Performance Issues: A non-condensing or condensing tankless water heater won’t operate effectively if there’s a blockage in the inlet piping or exhaust system. Failure to vent or insufficient water to heat the heater can also prove a fire risk.
If your heater is on low gas or propane supply, it won’t ignite properly, which often happens if other appliances in your home are using the same fuel type.
Buildup of Mineral Deposits: When you live in an area with hard water, the buildup of magnesium and calcium deposits will affect your tankless water heater, although it’s not a unique problem. Besides high energy usage, the scaling and calcification of pipes and heating elements will affect the heater’s performance with time and eventually lead to breakdowns.
Using a water filter helps with the buildup of mineral deposits in tankless water heaters to an extent. Still, regular servicing and keeping an eye out on the flow and temperature of your water are also required.
Cost of Tankless Water Heaters
A tankless water heater costs significantly more than conventional storage tank heaters, and the national average price is over $2,000. You’ll need an expert water heating technician to install your unit, and many will charge you close to $500. If your unit uses gas, a dedicated line must be installed, and one that’s electric-powered requires a power supply with an optional backup.
Another cost-prohibitive measure has multiple units to fulfill your hot water requirements, especially if yours is a large house. Category three venting will also need exterior wall renovations with the necessary piping, and in some areas, you need a water heater permit.
It’s no mean feat to install a tankless water heater, so you should be in the know when making plans when upgrading or installing a new unit. Any issues with your tankless water heater are better addressed by a professional rather than trying to repair or replace a unit DIY.
Frequently Asked Questions (FAQs)
1. How much does a tankless water heater cost to buy and install?
Tankless water heaters heat water directly from the cold water tap by use of heating elements and, in some cases, heat exchangers in-built into the unit.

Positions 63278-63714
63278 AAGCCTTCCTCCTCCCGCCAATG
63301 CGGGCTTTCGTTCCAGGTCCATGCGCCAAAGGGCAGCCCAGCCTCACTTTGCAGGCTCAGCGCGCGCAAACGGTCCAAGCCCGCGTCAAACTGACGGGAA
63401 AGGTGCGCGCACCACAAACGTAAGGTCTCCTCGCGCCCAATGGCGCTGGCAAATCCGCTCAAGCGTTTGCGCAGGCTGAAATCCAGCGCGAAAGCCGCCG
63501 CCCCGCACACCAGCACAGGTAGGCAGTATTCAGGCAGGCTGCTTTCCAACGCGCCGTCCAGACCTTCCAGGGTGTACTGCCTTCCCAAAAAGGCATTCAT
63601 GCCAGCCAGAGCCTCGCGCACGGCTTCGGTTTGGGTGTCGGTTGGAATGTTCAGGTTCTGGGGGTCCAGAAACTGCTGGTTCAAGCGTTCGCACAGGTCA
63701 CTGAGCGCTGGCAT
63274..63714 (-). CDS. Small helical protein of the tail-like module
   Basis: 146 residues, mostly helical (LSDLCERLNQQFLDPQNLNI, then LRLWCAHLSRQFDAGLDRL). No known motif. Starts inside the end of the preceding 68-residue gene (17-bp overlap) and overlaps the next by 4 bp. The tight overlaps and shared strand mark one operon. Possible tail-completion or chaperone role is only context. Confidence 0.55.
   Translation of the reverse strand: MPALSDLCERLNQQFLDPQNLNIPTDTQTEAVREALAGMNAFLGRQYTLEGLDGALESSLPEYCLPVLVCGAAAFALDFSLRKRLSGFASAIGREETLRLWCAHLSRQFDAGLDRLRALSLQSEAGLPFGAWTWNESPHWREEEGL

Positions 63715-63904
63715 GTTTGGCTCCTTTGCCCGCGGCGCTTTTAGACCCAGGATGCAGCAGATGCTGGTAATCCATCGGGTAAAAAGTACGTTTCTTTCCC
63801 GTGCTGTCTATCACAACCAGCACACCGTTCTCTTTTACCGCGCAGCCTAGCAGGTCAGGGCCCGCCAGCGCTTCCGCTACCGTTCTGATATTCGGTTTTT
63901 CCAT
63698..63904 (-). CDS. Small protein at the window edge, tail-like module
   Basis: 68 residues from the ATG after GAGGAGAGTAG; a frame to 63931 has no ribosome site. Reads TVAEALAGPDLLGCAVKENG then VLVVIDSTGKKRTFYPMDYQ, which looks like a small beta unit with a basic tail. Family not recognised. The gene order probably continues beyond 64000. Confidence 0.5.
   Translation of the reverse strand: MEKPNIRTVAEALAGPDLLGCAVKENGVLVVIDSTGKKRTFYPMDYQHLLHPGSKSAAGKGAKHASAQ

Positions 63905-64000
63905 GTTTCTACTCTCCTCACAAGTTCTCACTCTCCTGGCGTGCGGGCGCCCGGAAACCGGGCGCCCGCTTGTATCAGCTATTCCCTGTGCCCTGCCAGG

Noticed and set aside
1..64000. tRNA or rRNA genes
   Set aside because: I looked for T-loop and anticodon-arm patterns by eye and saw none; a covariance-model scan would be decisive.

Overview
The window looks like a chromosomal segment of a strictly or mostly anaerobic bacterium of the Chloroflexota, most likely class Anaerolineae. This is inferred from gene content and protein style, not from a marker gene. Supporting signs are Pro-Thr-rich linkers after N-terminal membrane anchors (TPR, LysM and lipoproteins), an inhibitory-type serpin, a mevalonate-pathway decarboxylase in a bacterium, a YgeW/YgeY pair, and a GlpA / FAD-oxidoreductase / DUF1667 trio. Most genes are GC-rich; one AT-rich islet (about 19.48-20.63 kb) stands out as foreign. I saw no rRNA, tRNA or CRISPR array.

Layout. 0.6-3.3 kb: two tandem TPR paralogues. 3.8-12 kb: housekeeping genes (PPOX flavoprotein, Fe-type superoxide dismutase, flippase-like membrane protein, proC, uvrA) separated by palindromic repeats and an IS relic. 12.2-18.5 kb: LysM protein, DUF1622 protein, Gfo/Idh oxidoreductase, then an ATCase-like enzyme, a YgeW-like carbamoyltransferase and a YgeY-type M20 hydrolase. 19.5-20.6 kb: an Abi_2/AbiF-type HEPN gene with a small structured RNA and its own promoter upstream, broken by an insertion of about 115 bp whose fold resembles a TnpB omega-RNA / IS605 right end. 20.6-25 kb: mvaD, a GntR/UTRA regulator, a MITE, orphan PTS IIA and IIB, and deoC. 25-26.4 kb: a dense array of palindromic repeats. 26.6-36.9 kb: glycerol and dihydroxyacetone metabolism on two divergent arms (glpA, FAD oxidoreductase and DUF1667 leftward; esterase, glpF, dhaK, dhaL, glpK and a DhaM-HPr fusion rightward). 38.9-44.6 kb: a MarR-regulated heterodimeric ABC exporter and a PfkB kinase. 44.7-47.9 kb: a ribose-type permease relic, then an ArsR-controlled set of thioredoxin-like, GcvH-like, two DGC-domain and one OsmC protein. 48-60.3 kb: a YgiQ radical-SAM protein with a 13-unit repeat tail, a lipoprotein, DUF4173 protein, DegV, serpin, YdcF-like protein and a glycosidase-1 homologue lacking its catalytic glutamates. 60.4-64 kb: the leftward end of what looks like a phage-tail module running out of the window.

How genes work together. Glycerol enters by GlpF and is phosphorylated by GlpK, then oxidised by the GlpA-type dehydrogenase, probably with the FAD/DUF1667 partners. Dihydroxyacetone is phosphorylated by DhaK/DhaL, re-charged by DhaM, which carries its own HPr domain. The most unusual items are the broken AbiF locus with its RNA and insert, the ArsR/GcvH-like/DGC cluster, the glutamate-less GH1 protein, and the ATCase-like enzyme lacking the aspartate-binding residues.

The national average cost of tankless water heaters is around $2,000, and many specialist installers will charge you not more than $500 for installation.
2. Between condensing and non-condensing, what’s the most energy-efficient tankless water heater?
Condensing water heaters save more energy by reusing hot exhaust fumes from the primary exchanger, whereas the non-condensing type will vent these gasses outside.
3. Can I install a tankless water heater as a DIY enthusiast?
Tankless water heater installation isn’t a DIY as it requires updated wiring and gas lines, which prove a high fire risk. In many areas, building codes also require that a professional installer is involved so they can abide by municipal regulations.
4. Between gas and electric-powered tankless water heaters, what’s more expensive?
In terms of maintenance and fuel costs, gas-powered tankless water heaters are more expensive than electric-powered ones since they require venting but can heat more considerable amounts of water.
5. How do I ensure my tankless water heater maintains the quality and flow of hot water for longer?
With regular unit maintenance, such as constant filter changes or professional maintenance tests, you can ensure that your tankless water heater lasts longer and provides the full expected service.
A tankless water heater is the best option when providing your home with hot water in an environmentally friendly way. Now that you know how they work, you’re better informed to make the right choice depending on the size of your home, water consumption needs, and the fuel available.
While each tankless water heater type has its upsides and downsides, many have overlapping features and benefits that suit different households or consumers. They’re best for you when your decision is based on cost, whereas you may also consider their energy efficiency or hot water supply.
Without a tank to store water in, another of the benefits of a tankless water heater is space saving due to its size. Their portability makes it so that you can install one whenever needed or at point-of-use, whether over your kitchen sink or above the shower.
Maintenance and durability also come into play as it eventually ends up saving you money, plus space savings once installed. If the requirements for hot water in your household exceed the tankless water heaters supply, consider installing more than one to cover all your needs.